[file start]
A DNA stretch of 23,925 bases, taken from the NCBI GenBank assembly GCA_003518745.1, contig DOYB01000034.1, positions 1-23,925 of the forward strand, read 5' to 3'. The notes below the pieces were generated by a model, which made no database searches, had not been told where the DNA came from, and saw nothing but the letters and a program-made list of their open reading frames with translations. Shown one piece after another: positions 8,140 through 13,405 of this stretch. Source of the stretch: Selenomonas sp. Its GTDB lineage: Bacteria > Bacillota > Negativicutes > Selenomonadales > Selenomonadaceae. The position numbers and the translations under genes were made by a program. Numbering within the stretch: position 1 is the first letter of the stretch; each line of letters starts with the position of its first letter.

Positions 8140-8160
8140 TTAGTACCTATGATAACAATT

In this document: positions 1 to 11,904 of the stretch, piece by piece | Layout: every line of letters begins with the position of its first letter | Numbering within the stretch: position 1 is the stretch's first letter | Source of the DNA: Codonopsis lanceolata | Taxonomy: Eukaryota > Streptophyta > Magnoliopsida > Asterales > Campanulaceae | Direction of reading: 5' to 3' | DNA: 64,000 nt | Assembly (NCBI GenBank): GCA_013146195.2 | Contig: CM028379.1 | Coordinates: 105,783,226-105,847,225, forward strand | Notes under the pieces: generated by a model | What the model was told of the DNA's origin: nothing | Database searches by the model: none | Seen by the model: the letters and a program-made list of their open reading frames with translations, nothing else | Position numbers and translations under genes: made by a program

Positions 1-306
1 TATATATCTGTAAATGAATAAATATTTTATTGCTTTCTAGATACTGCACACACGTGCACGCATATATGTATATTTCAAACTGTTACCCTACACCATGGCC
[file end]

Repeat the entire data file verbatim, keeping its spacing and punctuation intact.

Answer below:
A DNA stretch of 23,925 bases, taken from the NCBI GenBank assembly GCA_003518745.1, contig DOYB01000034.1, positions 1-23,925 of the forward strand, read 5' to 3'. The notes below the pieces were generated by a model, which made no database searches, had not been told where the DNA came from, and saw nothing but the letters and a program-made list of their open reading frames with translations. Shown one piece after another: positions 8,140 through 13,405 of this stretch. Source of the stretch: Selenomonas sp. Its GTDB lineage: Bacteria > Bacillota > Negativicutes > Selenomonadales > Selenomonadaceae. The position numbers and the translations under genes were made by a program. Numbering within the stretch: position 1 is the first letter of the stretch; each line of letters starts with the position of its first letter.

Positions 8140-8160
8140 TTAGTACCTATGATAACAATT

In this document: positions 1 to 11,904 of the stretch, piece by piece | Layout: every line of letters begins with the position of its first letter | Numbering within the stretch: position 1 is the stretch's first letter | Source of the DNA: Codonopsis lanceolata | Taxonomy: Eukaryota > Streptophyta > Magnoliopsida > Asterales > Campanulaceae | Direction of reading: 5' to 3' | DNA: 64,000 nt | Assembly (NCBI GenBank): GCA_013146195.2 | Contig: CM028379.1 | Coordinates: 105,783,226-105,847,225, forward strand | Notes under the pieces: generated by a model | What the model was told of the DNA's origin: nothing | Database searches by the model: none | Seen by the model: the letters and a program-made list of their open reading frames with translations, nothing else | Position numbers and translations under genes: made by a program

Positions 1-306
1 TATATATCTGTAAATGAATAAATATTTTATTGCTTTCTAGATACTGCACACACGTGCACGCATATATGTATATTTCAAACTGTTACCCTACACCATGGCC